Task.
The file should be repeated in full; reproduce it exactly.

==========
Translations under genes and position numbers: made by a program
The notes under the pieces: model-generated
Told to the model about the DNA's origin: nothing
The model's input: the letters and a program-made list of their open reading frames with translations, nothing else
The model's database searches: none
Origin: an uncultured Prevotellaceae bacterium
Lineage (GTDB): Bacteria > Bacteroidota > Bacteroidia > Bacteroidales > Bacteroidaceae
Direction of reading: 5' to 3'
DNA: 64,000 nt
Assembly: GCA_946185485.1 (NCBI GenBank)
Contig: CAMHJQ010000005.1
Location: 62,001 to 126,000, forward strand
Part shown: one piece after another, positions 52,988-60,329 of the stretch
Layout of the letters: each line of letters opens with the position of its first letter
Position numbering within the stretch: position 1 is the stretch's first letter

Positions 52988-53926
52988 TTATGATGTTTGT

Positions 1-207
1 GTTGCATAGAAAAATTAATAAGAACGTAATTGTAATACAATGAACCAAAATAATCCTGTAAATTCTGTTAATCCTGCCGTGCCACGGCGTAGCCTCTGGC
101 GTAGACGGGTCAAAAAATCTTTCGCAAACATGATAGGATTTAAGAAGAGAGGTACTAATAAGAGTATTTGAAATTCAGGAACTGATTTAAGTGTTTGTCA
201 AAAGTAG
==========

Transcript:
Translations under genes and position numbers: made by a program
The notes under the pieces: model-generated
Told to the model about the DNA's origin: nothing
The model's input: the letters and a program-made list of their open reading frames with translations, nothing else
The model's database searches: none
Origin: an uncultured Prevotellaceae bacterium
Lineage (GTDB): Bacteria > Bacteroidota > Bacteroidia > Bacteroidales > Bacteroidaceae
Direction of reading: 5' to 3'
DNA: 64,000 nt
Assembly: GCA_946185485.1 (NCBI GenBank)
Contig: CAMHJQ010000005.1
Location: 62,001 to 126,000, forward strand
Part shown: one piece after another, positions 52,988-60,329 of the stretch
Layout of the letters: each line of letters opens with the position of its first letter
Position numbering within the stretch: position 1 is the stretch's first letter

Positions 52988-53926
52988 TTATGATGTTTGT

Positions 1-207
1 GTTGCATAGAAAAATTAATAAGAACGTAATTGTAATACAATGAACCAAAATAATCCTGTAAATTCTGTTAATCCTGCCGTGCCACGGCGTAGCCTCTGGC
101 GTAGACGGGTCAAAAAATCTTTCGCAAACATGATAGGATTTAAGAAGAGAGGTACTAATAAGAGTATTTGAAATTCAGGAACTGATTTAAGTGTTTGTCA
201 AAAGTAG